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Relationships, the Glue of Life

The ancient city of Pompeii lies at the foot of at the foot of Mt. Vesuvius in Italy. For years Pompeii was a flourishing port and a prosperous trading city. However, in 79 AD, an eruption of Mt. Vesuvius buried Pompeii under cinders and ashes that preserved their ruins. According to a story I heard from Glenna Salsbury, 1997-98 President of National Speakers Association, most of the 20,000 dwellers escaped, but about 2,000 were left behind and perished.

The ruins of Pompeii were discovered in 1748 and archeological excavations have revealed the habits and cultural practices of the dwellers. Some of those who perished were grasping personal or family treasures. A man?s skeleton was found clutching a beautiful bronze statue. A woman?s skeleton held a bunch of jewels, and a couple held a wooden hatch filled with treasures.

This scenario comes to mind every time I get unexpected mail, fax or e-mail on how to be successful. The messages emphasize how much money to make, where to go for vacation, what kind of house and neighborhood to live in, what model of car to drive or what treasure to buy for loved ones. These things are measures of success in our times.

Different cultures and generations have had different measures of success. In my grandfather?s days, a big piece of land and large herds of livestock, not stocks, were measures of success. In some cultures, the number of storage barns one had for yams was a measure of success. Body size, in particular being overweight, was and still is a reflection of how successful one is in some cultures.

Our generation did not initiate material possessions as a measure of success. However, in many cultures, success had another angle; happiness in one?s life and in the lives of those held dear. These cultures, while stripped of modern measures of success, have intact and thriving relationships. Family ties are their social security, and the well-being of the youth is their assurance for a bright future.

Material possessions do make life easier, but they cannot provide inner peace. One?s search for the meaning of life, fulfillment, identity and worth can not be achieved through possessions. Ponder this. Money can buy a bed, but it can?t make you fall asleep in that bed. It can buy the best food, but not the appetite to enjoy the food. Money can buy a house, but not a peaceful and happy home. It can buy medicine, but not healing. Money may provide the means of prolonging life, but it?s purse can do nothing to assure eternal life.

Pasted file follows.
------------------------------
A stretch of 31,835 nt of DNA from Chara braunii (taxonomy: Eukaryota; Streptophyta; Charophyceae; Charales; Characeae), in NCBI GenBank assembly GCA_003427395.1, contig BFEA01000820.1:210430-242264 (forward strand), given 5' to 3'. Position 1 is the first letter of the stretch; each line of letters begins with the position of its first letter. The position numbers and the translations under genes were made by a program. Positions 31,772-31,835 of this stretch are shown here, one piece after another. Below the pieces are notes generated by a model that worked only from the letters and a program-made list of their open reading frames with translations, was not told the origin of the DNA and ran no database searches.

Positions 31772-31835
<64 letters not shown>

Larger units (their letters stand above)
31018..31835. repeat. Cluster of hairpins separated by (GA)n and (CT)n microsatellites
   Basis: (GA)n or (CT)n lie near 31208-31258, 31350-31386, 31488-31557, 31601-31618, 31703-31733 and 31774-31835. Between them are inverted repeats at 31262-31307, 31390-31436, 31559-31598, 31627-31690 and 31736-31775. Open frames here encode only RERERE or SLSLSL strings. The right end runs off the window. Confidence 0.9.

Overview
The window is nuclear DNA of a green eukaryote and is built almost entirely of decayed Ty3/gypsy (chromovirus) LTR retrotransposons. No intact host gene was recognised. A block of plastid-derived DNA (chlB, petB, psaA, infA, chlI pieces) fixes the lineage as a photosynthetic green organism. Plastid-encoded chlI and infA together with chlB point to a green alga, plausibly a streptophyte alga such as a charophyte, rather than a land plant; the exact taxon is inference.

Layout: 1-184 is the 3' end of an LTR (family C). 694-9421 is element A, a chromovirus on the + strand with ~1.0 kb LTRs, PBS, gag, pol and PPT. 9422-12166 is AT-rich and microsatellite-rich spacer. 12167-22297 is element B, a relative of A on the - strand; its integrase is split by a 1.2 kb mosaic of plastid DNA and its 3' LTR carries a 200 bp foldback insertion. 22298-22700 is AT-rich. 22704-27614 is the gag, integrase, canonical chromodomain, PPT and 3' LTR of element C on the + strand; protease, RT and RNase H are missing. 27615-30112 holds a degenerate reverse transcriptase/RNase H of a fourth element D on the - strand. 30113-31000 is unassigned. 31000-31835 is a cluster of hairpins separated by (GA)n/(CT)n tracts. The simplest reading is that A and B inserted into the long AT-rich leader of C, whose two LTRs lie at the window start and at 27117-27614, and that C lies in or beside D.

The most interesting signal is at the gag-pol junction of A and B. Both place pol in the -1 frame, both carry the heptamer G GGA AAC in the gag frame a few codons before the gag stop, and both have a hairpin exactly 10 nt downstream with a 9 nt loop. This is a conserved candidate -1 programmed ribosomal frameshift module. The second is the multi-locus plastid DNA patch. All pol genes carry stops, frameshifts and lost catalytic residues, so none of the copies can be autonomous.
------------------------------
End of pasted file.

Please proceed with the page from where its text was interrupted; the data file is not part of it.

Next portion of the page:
Relationships with God, family and community is what matters. That?s the glue of life. There is one ingredient for solid relationships?love for God and fellow human beings. The three enduring virtues are faith, hope and love. The Bible says, ?The greatest of these is love.? It is that love that motivates us to care, have compassion, forgive and provide a crying shoulder for wounded souls.

It is love that develops from the basics of life and is not based on the artificiality of material gain.

The story of Pompeii brings back memories of my loved ones who have passed on. I know that what my heart cherishes most is the quality times we spent together. We made and told personal stories together. We came through triumphs and disappointments. We took trips and shared hand-me-down items. We made family rules and then changed them as our family?s needs evolved. Memories of cherished relationships are treasures that lighten the hearts of our loved ones, when our lives are petrified in life?s catastrophes like the eruption of Mt. Vesuvius.

The scriptures say, ?Where your treasure is, there will your heart be also.? If Mt. Vesuvius were to erupt in our front yard today, what would we hold on to as a demonstration of the memoirs of our hearts? treasures?

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